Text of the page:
About The Station
Sounds of the Mountains is a fully licensed, non-profit community radio station covering the Snowy Valleys and Cootamundra-Gundagai Regional Council areas. The station operates 24 hours a day and is staffed by a combination of paid and volunteer locals.
The station’s volunteers make up over 70% of the team at Sounds of the Mountains and through their invaluable assistance the station operates 24 hours a day.
Training courses happen regularly and involve local volunteers. For more details on training programs contact the station.
The radio station is the locally recognised electronic medium for the immediate dissemination and distribution of emergency information. This role covers everything from bushfire alerts, snow-affected highways and roads to floods and severe thunderstorm warnings.
Along these lines, the station has the proven reputation of broadcasting live from the studios or the location of the emergency 24 hours a day in case of an emergency event, such as a bushfire threatening life and property around the South West Slopes/Riverina Highlands region.
The station provides a continuous and well supported service of announcing upcoming community events and lost & found items as well as providing a valuable forum for the local schools, churches, local interest groups, local community and local government groups and organisations to broadcast regular news and information.
Frequent and relevant local and nationally-focused interviews are also a major part of the daily programming of the station.
Sounds of the Mountains history dates back to 2001 when the Tumut Shire Youth Council made a request for a community based radio station. After the possibility of a station was confirmed, the Montreal Community Theatre ‘Radio Steering Committee’ was formed.
At this time David Eisenhauer joined the steering committee to coordinate the building, engineering and general compliance-based and local community-based implementation of the broadcasting services licence.
A Temporary Community Broadcasting Licence was granted, Sounds of the Mountains station and studio complex was completed, and then began full time transmission on the 3rd of August 2003. A permanent broadcast licence application was submitted in June 2004 less than 10 months after the commencement of the stations operation.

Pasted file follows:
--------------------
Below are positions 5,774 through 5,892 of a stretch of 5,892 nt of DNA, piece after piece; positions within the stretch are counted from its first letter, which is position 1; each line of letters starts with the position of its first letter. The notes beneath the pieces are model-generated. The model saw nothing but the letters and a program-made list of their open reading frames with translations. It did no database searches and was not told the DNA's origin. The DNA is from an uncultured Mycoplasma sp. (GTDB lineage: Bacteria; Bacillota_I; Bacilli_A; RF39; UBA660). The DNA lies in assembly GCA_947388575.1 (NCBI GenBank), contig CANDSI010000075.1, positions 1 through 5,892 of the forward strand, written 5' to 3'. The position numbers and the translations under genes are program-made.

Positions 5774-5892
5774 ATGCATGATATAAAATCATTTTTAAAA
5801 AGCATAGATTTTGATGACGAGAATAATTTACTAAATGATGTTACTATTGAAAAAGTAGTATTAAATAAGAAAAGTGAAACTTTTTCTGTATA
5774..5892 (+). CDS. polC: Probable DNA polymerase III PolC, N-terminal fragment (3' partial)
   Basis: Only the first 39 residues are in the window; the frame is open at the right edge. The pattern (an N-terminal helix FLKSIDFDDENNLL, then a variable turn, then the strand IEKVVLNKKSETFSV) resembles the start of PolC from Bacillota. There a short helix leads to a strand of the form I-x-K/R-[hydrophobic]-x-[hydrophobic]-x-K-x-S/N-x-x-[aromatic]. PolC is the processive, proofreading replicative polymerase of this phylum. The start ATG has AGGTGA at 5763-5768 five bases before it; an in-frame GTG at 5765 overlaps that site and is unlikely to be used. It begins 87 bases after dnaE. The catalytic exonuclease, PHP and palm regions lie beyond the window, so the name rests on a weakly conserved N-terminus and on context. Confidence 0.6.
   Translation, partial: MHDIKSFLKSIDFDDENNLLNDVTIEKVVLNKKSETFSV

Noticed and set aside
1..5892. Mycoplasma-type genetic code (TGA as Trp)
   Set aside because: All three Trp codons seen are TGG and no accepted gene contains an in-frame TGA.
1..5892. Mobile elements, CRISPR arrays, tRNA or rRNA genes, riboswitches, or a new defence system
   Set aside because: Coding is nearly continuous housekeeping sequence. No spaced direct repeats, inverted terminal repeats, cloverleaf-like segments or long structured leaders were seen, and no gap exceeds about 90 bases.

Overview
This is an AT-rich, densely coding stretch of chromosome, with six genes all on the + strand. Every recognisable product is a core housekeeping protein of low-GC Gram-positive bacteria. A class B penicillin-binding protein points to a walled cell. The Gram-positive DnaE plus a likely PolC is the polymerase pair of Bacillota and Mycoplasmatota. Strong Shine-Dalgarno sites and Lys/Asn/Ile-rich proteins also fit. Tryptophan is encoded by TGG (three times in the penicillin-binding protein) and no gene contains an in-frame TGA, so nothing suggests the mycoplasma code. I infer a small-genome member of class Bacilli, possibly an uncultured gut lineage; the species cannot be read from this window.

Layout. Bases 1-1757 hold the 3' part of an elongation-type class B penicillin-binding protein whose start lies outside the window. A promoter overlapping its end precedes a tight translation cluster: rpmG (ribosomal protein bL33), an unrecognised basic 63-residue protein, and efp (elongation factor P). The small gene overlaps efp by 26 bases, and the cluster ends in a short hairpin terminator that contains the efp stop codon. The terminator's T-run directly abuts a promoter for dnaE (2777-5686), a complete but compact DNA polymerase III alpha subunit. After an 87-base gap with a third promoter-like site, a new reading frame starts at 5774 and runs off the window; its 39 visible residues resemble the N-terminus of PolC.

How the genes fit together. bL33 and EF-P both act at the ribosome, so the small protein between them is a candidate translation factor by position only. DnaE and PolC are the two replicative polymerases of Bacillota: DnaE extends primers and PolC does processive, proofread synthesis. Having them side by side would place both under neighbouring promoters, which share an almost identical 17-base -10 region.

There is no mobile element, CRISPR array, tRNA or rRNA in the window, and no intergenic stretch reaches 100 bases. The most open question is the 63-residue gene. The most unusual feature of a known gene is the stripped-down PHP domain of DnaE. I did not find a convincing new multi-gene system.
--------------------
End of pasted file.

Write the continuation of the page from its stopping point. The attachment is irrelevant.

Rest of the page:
On the 16 October 2004, Sounds of The Mountains 2TVR was officially licensed by the then Australian Broadcasting Authority (now the Australian Communications and Media Authority) as a full time ‘general’ category community radio station.
The main studios are based in the township of Tumut – located on the northern side of the Snowy Mountains – with 20 watt translators located in Talbingo, Adelong and Gundagai operating on FM 94.1 and FM 94.3 which receive program signal from the main transmission site FM 96.3
The service operates its main transmission facility from a mountain range elevation 829 metres close to Tumut and covers almost all of the major locations and townships of the Tumut and Gundagai. We are always working on ways of improving reception to those areas which do not receive local programming.
Through initial assistance from Emergency Management Australia, the station operates a fully equipped mobile studio/remote emergency broadcast unit and has back-up power available at all transmission sites throughout the region. 2TVR broadcasts continuously 24 hours a day to potentially just under 20 000 local listeners throughout its broadcasting region.
It has always been the aim of the station to provide a readily accessible medium to the residents of the region so that both Tumut and Gundagai have a truly local radio station. The intention is to encourage as many volunteers as possible to experience live radio in a community atmosphere and to increase the exposure of local community organisations and allow them the chance to have an input into the selection and provision of programming and activities on the air.
Another major vision for the station is to continue to remain totally self sufficient. We receive no external government or grant funding and it is the aim of the station to continue to be a locally based long-term viable venture so that any surplus money can be donated back to community projects. While we are by no means the most advanced state of the art operation, the equipment we use is reliable and has proven its worth for over 16 years of continuous uninterrupted broadcasting. We have planned maintenance programs occurring regularly and this has proven to be an essential resource for the continued operation of the stations studio and transmitter network. We also operate our own weather station network as the Riverina Highlands has no official Government automatic weather station (AWS) and our updated data is used by some organisations across the region for their business activities at no cost to them, as the nearest AWS is either Wagga Wagga or Young.